424 McGuire Life Sciences Building
PO Box: AC# 2237
Alexandra E. Purdy
Assistant Professor of Biology
(On Leave 1/1/2016 - 6/30/2016)
InterestsHost-microbe interactions; bacterial pathogenesis; marine microbiology; bacterial diversity and evolution; bacterial geneticsAmherst College
Courses in Fall 2012
Courses in Spring 2013
Courses in Fall 2013
Courses in Spring 2014
Courses in Fall 2014
Courses in Spring 2015
Courses in Spring 2016
- Alexandra E. Purdy is on leave during the Spring 2016 semester.
Professional and Biographical Information
Postdoctoral fellowship, Division of Infectious Diseases, Children’s Hospital Boston, Harvard Medical School (2008 – 2012)
Ph.D., Scripps Institution of Oceanography, University of California, San Diego, Marine Biology (2007)
B.S., College of William and Mary, Biology and Chemistry (2000)
Many bacterial species use carefully regulated attachment and virulence mechanisms to colonize and sometimes sicken their eukaryotic hosts. My laboratory aims to understand the complex molecular ‘conversations’ that underlie these interactions by studying Vibrio cholerae, the Gram-negative bacterium that causes cholera, an acute diarrheal disease that affects hundreds of thousands of people each year.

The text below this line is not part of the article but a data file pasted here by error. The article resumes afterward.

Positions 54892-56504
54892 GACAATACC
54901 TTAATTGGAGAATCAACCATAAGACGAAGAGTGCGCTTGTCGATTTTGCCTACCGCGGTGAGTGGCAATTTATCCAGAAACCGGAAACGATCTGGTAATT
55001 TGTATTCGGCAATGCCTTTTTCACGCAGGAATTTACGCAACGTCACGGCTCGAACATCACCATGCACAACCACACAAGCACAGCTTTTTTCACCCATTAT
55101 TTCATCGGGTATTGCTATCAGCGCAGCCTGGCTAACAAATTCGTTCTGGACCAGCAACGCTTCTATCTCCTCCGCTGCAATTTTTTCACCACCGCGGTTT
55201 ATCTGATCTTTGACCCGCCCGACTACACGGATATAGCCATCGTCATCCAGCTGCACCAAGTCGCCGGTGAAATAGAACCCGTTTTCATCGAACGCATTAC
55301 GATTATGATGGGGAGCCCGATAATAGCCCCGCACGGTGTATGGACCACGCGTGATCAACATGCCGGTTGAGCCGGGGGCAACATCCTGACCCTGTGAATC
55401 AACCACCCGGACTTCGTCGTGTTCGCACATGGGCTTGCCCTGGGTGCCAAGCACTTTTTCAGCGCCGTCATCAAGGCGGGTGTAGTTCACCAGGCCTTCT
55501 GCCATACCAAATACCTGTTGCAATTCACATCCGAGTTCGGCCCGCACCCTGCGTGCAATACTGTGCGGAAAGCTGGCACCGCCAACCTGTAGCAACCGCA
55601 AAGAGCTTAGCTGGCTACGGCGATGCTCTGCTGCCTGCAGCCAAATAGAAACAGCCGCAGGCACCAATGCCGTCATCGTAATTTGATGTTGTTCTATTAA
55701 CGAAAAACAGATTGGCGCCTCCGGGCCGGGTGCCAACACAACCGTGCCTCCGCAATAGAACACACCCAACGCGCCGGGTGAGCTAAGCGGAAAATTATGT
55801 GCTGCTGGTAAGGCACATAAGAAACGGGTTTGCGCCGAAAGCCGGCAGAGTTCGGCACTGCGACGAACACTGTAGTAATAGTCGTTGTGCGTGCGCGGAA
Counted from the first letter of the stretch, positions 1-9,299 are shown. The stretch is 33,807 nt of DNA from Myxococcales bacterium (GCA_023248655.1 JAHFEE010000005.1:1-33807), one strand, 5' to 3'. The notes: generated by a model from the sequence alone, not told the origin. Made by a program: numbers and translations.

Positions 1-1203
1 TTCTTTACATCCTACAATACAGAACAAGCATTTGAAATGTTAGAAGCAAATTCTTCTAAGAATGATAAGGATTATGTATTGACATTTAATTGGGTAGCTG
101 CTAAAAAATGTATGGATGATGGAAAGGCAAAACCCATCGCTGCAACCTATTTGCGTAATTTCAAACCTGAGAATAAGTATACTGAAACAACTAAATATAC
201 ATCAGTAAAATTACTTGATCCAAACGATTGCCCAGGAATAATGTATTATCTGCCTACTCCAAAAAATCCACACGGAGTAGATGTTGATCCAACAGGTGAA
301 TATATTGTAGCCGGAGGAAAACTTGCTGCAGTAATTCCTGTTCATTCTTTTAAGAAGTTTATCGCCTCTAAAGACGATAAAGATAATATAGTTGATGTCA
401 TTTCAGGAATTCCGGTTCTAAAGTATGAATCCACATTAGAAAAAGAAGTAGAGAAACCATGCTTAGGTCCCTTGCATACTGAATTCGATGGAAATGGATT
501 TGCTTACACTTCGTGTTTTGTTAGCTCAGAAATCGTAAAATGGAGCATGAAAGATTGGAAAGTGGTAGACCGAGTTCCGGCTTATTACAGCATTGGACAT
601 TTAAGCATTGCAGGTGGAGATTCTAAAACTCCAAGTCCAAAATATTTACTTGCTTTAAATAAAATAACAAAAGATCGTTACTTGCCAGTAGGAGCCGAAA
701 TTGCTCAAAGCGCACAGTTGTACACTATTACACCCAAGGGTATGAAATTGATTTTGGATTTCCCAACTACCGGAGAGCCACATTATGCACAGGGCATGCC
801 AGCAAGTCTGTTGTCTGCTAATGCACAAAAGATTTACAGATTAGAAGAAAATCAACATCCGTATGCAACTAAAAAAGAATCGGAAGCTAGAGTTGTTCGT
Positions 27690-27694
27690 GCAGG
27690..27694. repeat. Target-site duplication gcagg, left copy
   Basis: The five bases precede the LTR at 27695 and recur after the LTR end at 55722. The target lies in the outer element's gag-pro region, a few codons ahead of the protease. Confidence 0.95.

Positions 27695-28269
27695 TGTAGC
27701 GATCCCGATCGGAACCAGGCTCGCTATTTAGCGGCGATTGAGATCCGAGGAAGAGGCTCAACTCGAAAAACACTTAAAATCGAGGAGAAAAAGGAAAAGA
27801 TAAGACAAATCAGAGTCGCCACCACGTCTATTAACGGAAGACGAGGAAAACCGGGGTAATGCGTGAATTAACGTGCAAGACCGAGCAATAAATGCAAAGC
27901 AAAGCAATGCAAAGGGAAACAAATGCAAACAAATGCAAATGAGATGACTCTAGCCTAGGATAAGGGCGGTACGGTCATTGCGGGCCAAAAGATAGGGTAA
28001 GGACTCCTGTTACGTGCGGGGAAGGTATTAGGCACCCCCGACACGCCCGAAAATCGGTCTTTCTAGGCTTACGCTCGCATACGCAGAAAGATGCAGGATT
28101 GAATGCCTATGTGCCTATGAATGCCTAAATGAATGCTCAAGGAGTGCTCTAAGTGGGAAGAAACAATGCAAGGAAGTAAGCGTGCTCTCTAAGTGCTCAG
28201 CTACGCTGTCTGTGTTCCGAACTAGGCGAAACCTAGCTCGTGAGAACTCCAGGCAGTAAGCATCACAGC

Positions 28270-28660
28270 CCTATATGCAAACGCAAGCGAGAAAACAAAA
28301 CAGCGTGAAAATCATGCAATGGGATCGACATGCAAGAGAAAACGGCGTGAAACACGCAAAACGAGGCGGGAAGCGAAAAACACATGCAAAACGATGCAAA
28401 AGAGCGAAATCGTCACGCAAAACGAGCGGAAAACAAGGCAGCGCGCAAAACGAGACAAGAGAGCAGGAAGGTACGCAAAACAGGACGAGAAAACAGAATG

Vibrio cholerae is naturally found in aquatic environments, often attached to phytoplankton, aquatic arthropods such as copepods, and larger organisms. V. cholerae also can be carried by terrestrial arthropods such as houseflies. Our laboratory explores interactions between V. cholerae and arthropods using Drosophila melanogaster, the common fruit fly, as a model system. In the course of our work, we have discovered specific V. cholerae genes that are required for virulence and colonization in Drosophila. These include genes that likely initiate signal transduction cascades that regulate expression of V. cholerae genes in the fly. Our lab is interested in understanding how these regulatory cascades work; that is, what genes do they regulate? What environmental signals do they sense? How are they turned on and off?